Formerly Known As Bolt, Charge Messenger Raises $1.7M Seed Round And Launches Web Client

With messaging apps like WhatsApp, Line, and Viber fighting for growth around the world, is there room for smaller, newer players? Charge Messenger thinks so and to prove that point, it just announced $1.7 million in seed funding and a new web client that lets users sync chats on their iOS and Android devices to desktop.

The startup’s current investors and advisors include Pelion Venture Partners, Atlas Venture, Maiden Lane Ventures, Metamorphic Ventures, Cherubic Ventures, Craig Walker, the founder of GrandCentral (renamed Google Voice after its acquisition by the tech giant), Twilio co-founder John Wolthuis, and Slicehost co-founder Matt Tanase

Charge Messenger first launched as Bolt, but rebranded to avoid confusion with Instagram’s one-tap photo messenger. Founder Andrew Benton originally asked Instagram to reconsider its name, but says his startup reached an “amicable agreement” with the Facebook-owned photo app.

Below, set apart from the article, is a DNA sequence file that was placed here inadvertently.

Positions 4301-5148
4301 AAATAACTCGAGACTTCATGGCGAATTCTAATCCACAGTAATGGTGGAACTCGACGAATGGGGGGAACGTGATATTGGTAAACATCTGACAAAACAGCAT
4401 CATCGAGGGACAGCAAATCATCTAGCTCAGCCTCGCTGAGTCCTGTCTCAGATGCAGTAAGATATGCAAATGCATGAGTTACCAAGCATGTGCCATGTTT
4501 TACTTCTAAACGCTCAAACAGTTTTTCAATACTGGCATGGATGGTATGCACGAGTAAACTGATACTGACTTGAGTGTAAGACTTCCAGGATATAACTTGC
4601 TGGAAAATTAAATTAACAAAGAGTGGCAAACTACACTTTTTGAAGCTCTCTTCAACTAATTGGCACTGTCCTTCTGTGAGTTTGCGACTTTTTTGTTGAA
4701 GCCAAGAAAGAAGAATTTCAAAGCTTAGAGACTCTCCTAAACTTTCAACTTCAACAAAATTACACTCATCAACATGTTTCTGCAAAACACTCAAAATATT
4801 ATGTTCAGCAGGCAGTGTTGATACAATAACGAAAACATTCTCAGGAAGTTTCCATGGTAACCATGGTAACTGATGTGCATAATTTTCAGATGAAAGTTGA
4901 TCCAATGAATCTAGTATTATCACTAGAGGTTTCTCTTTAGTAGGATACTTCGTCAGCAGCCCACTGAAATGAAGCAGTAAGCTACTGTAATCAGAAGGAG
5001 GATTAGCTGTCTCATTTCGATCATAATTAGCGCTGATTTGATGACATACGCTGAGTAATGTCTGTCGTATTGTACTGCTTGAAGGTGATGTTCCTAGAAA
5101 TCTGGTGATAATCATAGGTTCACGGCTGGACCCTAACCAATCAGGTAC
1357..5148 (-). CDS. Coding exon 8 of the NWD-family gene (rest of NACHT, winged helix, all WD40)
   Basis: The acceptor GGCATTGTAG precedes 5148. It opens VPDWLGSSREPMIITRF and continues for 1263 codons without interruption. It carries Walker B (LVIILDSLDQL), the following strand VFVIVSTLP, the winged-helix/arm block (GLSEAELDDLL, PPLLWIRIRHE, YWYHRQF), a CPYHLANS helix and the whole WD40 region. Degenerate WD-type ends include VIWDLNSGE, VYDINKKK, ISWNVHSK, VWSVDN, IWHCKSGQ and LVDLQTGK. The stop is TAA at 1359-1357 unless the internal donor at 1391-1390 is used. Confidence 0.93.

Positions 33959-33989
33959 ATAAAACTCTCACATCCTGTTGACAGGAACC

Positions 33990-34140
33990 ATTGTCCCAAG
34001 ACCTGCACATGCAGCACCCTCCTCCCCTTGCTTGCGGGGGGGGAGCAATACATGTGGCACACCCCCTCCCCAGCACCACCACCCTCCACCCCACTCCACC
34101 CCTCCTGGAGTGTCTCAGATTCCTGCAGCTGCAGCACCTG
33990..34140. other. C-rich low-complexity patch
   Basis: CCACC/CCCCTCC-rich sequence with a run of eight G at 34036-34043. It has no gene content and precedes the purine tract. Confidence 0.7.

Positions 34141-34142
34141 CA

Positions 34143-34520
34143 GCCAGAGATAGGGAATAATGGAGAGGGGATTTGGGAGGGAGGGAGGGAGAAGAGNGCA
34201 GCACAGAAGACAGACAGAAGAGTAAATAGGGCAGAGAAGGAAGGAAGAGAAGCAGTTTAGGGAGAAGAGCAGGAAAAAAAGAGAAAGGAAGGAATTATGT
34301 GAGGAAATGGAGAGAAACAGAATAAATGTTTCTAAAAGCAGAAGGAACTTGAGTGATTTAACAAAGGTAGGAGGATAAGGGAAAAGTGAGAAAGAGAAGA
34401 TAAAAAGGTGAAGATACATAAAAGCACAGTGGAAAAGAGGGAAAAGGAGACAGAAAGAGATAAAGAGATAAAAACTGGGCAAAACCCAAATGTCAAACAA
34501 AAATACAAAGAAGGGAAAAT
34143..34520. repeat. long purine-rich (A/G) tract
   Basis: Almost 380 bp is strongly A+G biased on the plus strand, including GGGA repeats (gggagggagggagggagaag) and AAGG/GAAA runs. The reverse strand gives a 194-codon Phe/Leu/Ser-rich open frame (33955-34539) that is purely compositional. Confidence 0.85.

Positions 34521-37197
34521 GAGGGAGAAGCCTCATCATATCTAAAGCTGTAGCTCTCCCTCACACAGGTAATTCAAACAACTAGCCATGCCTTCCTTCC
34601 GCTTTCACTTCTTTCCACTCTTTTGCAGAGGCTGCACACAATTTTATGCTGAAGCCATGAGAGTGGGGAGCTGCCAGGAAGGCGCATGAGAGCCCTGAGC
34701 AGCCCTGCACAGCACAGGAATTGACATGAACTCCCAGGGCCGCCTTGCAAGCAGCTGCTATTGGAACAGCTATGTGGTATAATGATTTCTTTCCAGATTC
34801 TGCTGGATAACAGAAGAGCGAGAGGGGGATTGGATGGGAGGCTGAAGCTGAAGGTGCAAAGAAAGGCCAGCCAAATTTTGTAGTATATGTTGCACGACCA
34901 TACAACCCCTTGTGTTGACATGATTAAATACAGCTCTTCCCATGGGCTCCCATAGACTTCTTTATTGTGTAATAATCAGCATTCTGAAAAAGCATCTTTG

“We’re very happy with the new brand and its connotation of charging into battle,” he tells TechCrunch.

Charge’s seed funding will give it ammunition as it hires new employees and develops new products. The startup hasn’t released user metrics yet because it just launched out of beta, but it is seeing growth in India and the Middle East as well as the U.S.

One of the app’s signature features is called “GIF roulette” and lets users add a random GIF to their chat by typing “+gif” followed by a word or phrase.

Charge’s GIF roulette is similar to Giphy’s integration with enterprise chat service Slack, and competes with GIF keyboards like PopKey and Riffsy, which are compatible with SMS and popular apps like Facebook Messenger. GIFs are eating the world (or at least online communication) and Benton hopes GIF roulette will attract fans to Charge by making it even easier to share the little moving pictures.

“Searching and browsing for GIFs disrupts the natural flow of a conversation. And even when GIF-roulette brings back something wacky, that can often drive your conversations forward in different interesting directions,” he says.